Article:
Eligibility & Deadlines

Submissions for the showcase are open to all University of Cincinnati affiliates, but must be submitted to AskData@uc.edu by Oct. 11 to be considered for the awards. All submissions will be evaluated by a panel of judges and should follow submission guidelines.

Judging

The showcase will be juried by a panel of interdisciplinary judges scoring each submission on the following four tenants of data visualization: Impact, Storytelling, Technical Aptitude and Creativity. See the rubric for more details.

Continue reading Got Data?! Join Us for the Data Visualization Showcase Oct. 25

10 year anniversary STRC@Langsam YouTube site

10 years ago on September 1st 2009 the STRC uploaded their first video to YouTube.   The video was of a old book that was sent to UCL’s Conservation and Binding department.  They needed a quick way to show someone in California how the book would be repaired. 10 years later the STRC site has 300 videos, 400,000 views and 367 subscribers.  178 of the videos are UC student projects made at the STRC editing suites and STRC video production room.  Below is a link to the most viewed student project (Tom Cruise on Teaching Composition) with 15,000 views. And also below is a link to the first video added 10 years ago, (Conservation of book) with 7,300 views.

 

videos STRC

 

Welcome, Melissa Previtera, Health Sciences Library/Winkler Center Academic & Research Services Specialist

On Tuesday, Sept. 3, Melissa Previtera began her position at the University of Cincinnati Libraries as the academic and research services specialist for the Donald C. Harrison Health Sciences Library (HSL) and the Henry R. Winkler Center for the History of the Health Professions (Winkler Center).

Melissa is a familiar face in UC Libraries having worked previously in the HSL/Winkler Center, College of Engineering and Applied Science Library, and most recently at the College of Education, Criminal Justice and Human Services Library. In this new role, she will work closely with HSL and Winkler Center faculty as well as members of the Winkler Center Board, College of Medicine, College of Nursing, College of Pharmacy and Allied Health faculty, researchers, staff and students.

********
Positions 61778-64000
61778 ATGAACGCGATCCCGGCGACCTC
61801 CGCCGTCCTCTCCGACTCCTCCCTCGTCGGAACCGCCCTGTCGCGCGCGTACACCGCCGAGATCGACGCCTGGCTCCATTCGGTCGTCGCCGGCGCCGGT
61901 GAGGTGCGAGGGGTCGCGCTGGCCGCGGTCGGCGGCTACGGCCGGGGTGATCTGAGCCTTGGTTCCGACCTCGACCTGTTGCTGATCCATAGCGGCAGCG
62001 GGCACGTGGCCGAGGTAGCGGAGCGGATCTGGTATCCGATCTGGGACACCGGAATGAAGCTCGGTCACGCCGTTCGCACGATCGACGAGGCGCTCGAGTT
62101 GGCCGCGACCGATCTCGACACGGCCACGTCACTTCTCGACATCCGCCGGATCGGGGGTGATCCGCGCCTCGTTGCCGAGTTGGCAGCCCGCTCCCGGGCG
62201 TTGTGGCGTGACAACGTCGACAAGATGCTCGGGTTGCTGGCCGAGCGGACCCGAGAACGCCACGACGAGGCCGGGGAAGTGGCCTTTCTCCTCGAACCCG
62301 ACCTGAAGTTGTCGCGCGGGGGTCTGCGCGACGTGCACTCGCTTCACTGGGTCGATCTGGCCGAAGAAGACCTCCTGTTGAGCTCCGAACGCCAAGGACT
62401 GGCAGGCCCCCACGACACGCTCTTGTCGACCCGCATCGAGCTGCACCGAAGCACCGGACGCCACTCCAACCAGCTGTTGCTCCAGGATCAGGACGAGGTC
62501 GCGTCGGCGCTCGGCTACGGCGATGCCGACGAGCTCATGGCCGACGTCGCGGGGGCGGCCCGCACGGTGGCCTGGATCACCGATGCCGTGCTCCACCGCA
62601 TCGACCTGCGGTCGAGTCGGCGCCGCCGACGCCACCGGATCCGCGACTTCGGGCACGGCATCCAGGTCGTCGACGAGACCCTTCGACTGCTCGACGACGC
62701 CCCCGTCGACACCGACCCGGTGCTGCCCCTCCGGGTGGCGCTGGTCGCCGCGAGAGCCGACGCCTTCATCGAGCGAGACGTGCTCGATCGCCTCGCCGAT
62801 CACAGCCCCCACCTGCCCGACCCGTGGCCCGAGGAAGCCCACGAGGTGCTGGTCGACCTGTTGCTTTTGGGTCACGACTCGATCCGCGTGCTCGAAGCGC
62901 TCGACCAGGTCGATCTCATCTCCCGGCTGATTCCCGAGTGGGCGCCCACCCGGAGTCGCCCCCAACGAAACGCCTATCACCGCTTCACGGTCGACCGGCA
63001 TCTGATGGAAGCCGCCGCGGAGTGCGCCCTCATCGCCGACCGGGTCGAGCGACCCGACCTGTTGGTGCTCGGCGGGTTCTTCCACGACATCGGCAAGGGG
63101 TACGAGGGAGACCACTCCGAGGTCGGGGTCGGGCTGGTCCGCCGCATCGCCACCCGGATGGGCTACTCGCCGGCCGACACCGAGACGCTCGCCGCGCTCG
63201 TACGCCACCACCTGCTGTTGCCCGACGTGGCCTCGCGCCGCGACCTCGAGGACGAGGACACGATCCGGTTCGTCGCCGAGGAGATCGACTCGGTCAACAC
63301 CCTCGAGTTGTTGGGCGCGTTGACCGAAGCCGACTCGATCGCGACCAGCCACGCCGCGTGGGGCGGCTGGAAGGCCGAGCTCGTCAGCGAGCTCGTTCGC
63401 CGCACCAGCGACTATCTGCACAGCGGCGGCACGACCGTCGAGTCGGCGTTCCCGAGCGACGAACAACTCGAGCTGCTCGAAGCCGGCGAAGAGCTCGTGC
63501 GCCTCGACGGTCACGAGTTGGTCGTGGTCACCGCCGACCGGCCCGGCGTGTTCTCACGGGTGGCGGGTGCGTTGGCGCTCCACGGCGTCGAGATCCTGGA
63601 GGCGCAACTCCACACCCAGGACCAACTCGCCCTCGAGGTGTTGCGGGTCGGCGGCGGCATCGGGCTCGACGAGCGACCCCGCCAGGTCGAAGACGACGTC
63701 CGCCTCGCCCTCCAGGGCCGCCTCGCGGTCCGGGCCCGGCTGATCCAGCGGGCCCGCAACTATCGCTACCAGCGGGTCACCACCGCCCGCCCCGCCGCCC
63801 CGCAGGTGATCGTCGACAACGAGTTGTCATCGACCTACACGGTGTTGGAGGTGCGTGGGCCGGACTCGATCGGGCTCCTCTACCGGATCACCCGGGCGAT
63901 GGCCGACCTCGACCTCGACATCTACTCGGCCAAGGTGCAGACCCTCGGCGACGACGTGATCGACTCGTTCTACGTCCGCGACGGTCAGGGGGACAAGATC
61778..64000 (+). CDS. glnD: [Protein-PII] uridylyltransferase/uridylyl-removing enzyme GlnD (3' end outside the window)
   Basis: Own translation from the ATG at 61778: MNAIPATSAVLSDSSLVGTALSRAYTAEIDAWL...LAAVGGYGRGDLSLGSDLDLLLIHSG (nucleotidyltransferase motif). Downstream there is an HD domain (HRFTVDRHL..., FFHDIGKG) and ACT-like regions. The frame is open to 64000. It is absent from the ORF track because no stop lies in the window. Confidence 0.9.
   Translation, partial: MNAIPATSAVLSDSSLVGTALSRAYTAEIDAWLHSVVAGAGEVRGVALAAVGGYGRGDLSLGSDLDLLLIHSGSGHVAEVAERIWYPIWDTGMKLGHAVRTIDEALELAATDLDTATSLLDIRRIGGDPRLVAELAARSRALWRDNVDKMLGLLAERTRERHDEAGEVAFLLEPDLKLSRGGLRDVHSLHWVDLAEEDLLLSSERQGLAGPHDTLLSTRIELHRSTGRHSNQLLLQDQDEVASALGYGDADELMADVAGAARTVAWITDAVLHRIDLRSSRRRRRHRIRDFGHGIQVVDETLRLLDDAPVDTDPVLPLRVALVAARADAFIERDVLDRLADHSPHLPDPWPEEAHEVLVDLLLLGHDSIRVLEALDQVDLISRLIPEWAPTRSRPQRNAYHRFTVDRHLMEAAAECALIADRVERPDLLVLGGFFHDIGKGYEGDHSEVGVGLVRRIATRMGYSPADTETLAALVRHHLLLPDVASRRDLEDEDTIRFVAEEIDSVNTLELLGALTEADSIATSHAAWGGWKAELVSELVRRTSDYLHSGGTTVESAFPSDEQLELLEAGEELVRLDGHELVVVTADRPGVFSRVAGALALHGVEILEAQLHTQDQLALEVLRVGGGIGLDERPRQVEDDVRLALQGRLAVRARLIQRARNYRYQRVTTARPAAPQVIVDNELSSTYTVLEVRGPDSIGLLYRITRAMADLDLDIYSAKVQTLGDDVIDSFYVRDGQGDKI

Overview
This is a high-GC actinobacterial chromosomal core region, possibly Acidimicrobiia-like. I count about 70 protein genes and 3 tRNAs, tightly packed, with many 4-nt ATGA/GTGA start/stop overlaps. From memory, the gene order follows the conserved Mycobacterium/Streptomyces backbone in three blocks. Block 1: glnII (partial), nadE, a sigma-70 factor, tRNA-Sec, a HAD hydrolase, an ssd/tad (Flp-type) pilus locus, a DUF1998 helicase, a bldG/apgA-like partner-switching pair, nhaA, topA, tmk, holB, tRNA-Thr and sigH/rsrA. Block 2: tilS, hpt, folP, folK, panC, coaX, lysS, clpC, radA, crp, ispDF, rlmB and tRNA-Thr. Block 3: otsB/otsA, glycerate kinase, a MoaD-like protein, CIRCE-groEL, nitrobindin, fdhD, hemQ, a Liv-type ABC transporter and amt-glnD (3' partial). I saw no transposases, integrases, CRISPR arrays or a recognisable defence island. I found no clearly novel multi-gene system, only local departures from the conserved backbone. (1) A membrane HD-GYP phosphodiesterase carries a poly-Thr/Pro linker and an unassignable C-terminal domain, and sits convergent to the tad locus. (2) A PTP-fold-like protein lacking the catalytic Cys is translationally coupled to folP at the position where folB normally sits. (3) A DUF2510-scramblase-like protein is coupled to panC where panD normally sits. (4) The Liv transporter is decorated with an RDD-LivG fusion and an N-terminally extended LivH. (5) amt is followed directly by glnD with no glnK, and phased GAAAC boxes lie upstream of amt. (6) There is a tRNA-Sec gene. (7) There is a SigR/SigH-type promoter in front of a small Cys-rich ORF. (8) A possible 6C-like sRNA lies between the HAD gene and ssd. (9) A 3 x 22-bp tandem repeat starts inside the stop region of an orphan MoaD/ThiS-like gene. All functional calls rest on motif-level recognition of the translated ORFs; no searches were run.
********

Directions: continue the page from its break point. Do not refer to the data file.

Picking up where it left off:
Welcome (back), Melissa!

Most UC Libraries Closed Labor Day, Monday, Sept. 2

labor dayUC Libraries will be closed Monday, September 2 for Labor Day, except for the Donald C. Harrison Health Sciences Library, which will be open 9am-5pm. This closing includes the Walter C. Langsam Library 4th floor space, which will close Sunday, September 1 at 11pm and re-open Tuesday, September 3 at 7:45am.

A complete listing of library hours can be found online at www.libraries.uc.edu/about/hours.html.

Enjoy the long holiday weekend.

The Archives and Rare Books Library presents the 2nd annual German-Americana Lecture, which will feature Frederic Krome

August, Hans and Adelaide Schiller
August, Hans and Adelaide Schiller

The second annual German-Americana lecture, scheduled for Thursday, Sept. 19, 3-4:30 p.m., in Annie Laws (407 Teachers/Dyer), will feature Frederic Krome, professor of history at UC Clermont College who will speak about his recent research on the unpublished memoirs of a World War I German soldier. “In Times of War: Hans Schiller’s Recovered Memoirs” will provide a fascinating window into the motivations and experiences of Hans Schiller during tumultuous times, without the extensive post war re-writing so common to what historians are starting to refer to as “Ego Documents.”